The New Covenant Commentary Series, compiled by contributors form a diverse range of backgrounds, devotes itself to the task of biblical interpretation and theological reflection. It unwraps each biblical book section-by-section, providing a clear view of the theology and application within. Focusing on both the text and various contexts of each book, the series illustrates the impact they had on faith and tradition at the time of their composition—and the significance they continue to have in contemporary life, faith, and ministry.
Craig S. Keener’s Romans is a helpfully concise commentary on Paul’s letter to the early Christians in Rome, which the Apostle wrote just a few years before the outbreak of Nero’s persecution. Keener examines each paragraph for its function in the letter as a whole, helping the reader follow Paul’s argument. Where relevant, he draws on his vast work in ancient Jewish and Greco-Roman sources in order to help modern readers understand the message of Romans according to the way the first audience would have heard it. Throughout, Keener focuses on major points that are especially critical for the contemporary study of Paul’s most influential and complex New Testament letter.
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By grounding his exposition of Romans in the world of the first century, yet keeping his eye on the needs and concerns of the contemporary world, Keener offers here a rare commodity: a lucid commentary that is simultaneously conversant with the latest biblical scholarship and pastorally sensitive.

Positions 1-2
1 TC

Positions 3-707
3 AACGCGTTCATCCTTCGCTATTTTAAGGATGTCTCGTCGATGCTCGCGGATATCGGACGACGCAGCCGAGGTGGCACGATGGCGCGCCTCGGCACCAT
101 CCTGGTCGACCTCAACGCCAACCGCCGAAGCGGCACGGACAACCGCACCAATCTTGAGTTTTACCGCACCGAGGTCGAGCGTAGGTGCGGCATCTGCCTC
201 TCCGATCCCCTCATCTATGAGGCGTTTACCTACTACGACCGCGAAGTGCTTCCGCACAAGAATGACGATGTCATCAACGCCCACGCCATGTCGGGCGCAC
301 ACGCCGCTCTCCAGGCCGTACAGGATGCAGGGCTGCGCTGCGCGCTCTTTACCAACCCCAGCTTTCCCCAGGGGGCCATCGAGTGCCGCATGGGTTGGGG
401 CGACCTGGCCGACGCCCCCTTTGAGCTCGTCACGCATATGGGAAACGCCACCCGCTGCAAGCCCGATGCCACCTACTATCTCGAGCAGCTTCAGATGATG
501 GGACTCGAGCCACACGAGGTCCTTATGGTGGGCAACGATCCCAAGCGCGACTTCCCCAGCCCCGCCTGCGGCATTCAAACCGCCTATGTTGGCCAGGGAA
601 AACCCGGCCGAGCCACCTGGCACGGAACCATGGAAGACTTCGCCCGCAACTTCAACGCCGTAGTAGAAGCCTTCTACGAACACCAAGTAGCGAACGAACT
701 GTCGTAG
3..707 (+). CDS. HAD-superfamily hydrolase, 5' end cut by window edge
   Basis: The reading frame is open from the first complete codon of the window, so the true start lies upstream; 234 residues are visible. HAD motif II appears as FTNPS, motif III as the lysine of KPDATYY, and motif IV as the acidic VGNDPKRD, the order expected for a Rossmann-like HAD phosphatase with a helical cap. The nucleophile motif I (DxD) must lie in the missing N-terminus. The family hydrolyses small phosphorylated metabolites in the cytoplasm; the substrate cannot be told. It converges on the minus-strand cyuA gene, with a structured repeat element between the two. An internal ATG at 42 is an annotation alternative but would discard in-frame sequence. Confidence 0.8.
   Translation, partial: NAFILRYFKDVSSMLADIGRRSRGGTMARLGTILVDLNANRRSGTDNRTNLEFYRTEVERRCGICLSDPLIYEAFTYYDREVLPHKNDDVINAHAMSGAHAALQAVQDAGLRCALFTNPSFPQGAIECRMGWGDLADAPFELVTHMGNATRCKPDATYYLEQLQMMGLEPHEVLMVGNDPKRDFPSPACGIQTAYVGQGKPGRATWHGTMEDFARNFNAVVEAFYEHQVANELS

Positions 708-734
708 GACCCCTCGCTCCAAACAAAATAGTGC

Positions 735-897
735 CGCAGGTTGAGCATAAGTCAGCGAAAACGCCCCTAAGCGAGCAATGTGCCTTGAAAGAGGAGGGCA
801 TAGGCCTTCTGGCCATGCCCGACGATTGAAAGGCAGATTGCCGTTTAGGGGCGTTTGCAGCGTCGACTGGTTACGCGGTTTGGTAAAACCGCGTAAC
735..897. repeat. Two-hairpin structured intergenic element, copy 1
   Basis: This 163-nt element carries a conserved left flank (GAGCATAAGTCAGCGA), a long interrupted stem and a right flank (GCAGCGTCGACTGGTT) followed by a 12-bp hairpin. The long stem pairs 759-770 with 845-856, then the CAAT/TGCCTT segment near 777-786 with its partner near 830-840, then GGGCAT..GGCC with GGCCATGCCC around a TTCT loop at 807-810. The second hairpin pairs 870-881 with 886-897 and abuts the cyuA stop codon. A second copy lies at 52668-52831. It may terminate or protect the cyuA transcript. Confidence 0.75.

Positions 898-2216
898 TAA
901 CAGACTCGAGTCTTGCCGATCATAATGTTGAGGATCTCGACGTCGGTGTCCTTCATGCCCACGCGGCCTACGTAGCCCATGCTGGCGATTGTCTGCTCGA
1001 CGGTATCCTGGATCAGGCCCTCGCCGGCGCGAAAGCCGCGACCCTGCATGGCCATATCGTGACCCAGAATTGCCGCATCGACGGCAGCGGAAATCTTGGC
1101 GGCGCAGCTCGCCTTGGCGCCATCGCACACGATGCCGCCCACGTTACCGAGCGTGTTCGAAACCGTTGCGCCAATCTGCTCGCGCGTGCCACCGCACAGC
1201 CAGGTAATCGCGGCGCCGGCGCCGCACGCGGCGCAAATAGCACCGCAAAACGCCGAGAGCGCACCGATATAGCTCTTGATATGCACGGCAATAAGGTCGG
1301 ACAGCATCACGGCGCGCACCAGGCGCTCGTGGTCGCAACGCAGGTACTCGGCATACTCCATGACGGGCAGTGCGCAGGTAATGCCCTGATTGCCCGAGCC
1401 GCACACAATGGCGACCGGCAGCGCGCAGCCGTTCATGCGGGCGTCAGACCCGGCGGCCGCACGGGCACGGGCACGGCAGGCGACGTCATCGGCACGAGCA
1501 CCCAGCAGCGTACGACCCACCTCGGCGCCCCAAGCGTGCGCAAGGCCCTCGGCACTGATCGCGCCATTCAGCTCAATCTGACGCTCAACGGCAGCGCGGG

—John T. Fitzgerald, chair of the department of religious studies, University of Miami
Craig Keener has written a marvelous commentary that will prove to be a valuable tool for ministers, students, and scholars alike. By insightfully introducing and contextualizing, as well as providing excurses that guide the reader from ancient to modern times, Keener has done with excellence what a commentary should do.
—Manfred Lang, professor, Martin Luther University, Halle-Wittenberg
Craig S. Keener (PhD, Duke University) is professor of New Testament at Palmer Seminary of Eastern University. He is also the author of fourteen books, including a number of commentaries.
“The issue is not that a person of the Spirit might sometimes succumb to fleshly temptation. Rather, the issue is that a person either had God’s Spirit in them, hence lived a life oriented toward God, or a person had nothing more than themselves to depend on, hence could live only according to the flesh.” (Page 98)
“He argued that nearly all of ancient Judaism affirmed that Israelites as a whole were graciously chosen as part of the covenant, and remained members of the covenant unless cutting themselves off through apostasy. Judaism was thus a religion of grace, and works confirmed rather than earned a place in the covenant.” (Pages 5–6)
“Two forms of advanced education existed in the Greco-Roman world: philosophy and rhetoric. The former concerned itself especially with truth and reality, and the latter with communication and persuasion.” (Page 2)
“Paul retorts that the opposite is true: grace delivers not merely from punishment, but from sin’s power. It is empowering grace rather than law (as a standard), that transforms. It is thus God’s gift rather than his standard that produces genuine righteousness from the heart.” (Page 79)
“Modern Western readers distinguish ‘Judaism’ and ‘Christianity’ as distinct religions, but the Christian movement, as it came to be called, viewed itself as carrying on the biblical faith of patriarchs and prophets in view of end-time fulfillment in Christ, demonstrated by the eschatological gift of the Spirit.” (Page 4)